Email with the subject line “Notification PayPal : Suspicious Activities” claims that you have sent a payment of $863.98 USD for an iPhone 6 to “alie.xyy”. It claims that that you should click a “Resolve it now” link if you did not make the transaction.
The email is not from PayPal. The link opens a fraudulent website that tries to trick you into divulging your PayPal login details, your credit card numbers, your name and address, and other sensitive personal information.
Subject: Notification PayPal : Suspicious Activities
Dear [Email address removed],
We confirm that you have sent to alie.xyy(firstname.lastname@example.org) a payment of $ 863.98 USD via PayPal.
This credit card transaction will be shown on your statement as “PAYPAL * Alie.Xy”.
This Isn’t you ?
Resolve It Now
According to this email, which purports to be from PayPal, you have sent a payment of $863.98 USD for an iPhone 6 to a user named “alie.xyy”. The email, which is supposedly a “suspicious activities” notification, advises that if the transaction described was not something you did, you can click a link to “Resolve it now”.
However, the email is not from PayPal and the suspicious activities claim is untrue. The transaction described in the email never took place. Instead, the email is a phishing scam designed to steal your personal and financial information.
The criminals responsible for this phishing attack hope that at least a few recipients, panicked into believing that their PayPal account has been used to conduct fraudulent transactions, will click the link in the hope of resolving the issue.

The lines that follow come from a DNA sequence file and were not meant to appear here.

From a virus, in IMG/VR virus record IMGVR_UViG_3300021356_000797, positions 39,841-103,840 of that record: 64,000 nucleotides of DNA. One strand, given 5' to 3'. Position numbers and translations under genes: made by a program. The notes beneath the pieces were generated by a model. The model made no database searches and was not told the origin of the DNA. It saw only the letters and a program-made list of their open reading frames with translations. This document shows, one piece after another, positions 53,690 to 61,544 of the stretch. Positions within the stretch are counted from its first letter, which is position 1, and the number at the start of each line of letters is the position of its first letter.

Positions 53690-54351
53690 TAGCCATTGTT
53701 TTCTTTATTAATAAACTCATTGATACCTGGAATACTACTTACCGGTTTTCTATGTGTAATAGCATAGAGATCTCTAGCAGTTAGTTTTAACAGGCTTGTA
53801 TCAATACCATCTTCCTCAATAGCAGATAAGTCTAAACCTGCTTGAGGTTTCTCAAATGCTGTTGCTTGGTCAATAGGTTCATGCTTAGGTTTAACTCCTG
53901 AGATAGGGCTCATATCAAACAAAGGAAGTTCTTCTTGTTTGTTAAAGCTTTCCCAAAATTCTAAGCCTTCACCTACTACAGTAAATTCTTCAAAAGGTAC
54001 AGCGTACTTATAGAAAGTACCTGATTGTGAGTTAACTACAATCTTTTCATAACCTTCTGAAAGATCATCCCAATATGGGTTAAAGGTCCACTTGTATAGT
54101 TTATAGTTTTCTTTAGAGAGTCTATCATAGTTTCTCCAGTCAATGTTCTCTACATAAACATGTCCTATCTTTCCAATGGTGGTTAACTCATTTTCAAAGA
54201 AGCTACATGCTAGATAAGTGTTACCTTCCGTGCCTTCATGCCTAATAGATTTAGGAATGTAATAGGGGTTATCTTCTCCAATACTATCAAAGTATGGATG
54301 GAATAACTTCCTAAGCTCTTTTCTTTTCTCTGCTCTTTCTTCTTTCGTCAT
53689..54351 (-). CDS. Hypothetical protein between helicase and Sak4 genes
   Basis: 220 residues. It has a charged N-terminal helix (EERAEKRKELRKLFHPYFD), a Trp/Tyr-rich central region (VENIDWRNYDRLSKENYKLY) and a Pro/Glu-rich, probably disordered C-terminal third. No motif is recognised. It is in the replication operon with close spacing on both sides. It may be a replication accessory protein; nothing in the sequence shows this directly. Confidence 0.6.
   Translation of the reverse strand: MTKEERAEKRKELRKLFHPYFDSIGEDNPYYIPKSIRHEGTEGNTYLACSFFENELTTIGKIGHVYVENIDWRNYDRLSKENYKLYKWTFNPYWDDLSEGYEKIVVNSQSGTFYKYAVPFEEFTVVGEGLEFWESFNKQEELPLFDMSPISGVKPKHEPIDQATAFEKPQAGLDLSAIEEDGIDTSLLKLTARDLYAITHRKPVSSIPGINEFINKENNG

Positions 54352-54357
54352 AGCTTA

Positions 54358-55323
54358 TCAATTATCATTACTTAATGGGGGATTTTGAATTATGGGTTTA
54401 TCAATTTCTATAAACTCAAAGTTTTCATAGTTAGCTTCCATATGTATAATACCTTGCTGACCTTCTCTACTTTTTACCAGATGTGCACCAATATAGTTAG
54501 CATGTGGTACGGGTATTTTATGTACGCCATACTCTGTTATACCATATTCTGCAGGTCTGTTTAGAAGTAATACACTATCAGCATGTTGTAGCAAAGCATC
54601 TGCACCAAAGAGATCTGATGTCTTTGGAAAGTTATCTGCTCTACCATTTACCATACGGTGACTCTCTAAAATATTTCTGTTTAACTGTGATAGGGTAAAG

If you do click the link, you will be taken to a bogus website that has been built to closely emulate the genuine PayPal website. The page asks you to login with your PayPal email address and password.
If you do “login” on the fake site, you will be taken to a second page that explains that your PayPal account has been limited and what you must do to restore access:
If you click the “Continue” button, you will be taken through a series of fake forms that ask for your name, address, and contact details, your credit card numbers, and other identifying information such as your driver’s licence number and your mother’s maiden name:
At the end of the process, you may see a final notification that claims that your account access has been restored.
But, alas, the criminals can now use the information you submitted on the fake site to hijack your PayPal account and use it to conduct fraudulent transactions. They can also use your credit card for further fraudulent transactions. And, they may have enough of your information to allow them to steal your identity.
PayPal phishing scams are very common and take many forms. Keep in mind that genuine PayPal emails will ALWAYS address you by name. They will not use generic greeting such as “dear customer”. Nor will they use your email address as a greeting. PayPal will NOT send you an email that demands that you click a link to resolve an account problem, deal with a security issue, or update account details.
It is always safest to login to your PayPal account by entering the address into your browser’s address bar or via a trusted app.
PayPal includes information about phishing and how to report scam messages on its website.
Last updated: October 18, 2016
First published: October 18, 2016
By Brett M. Christensen
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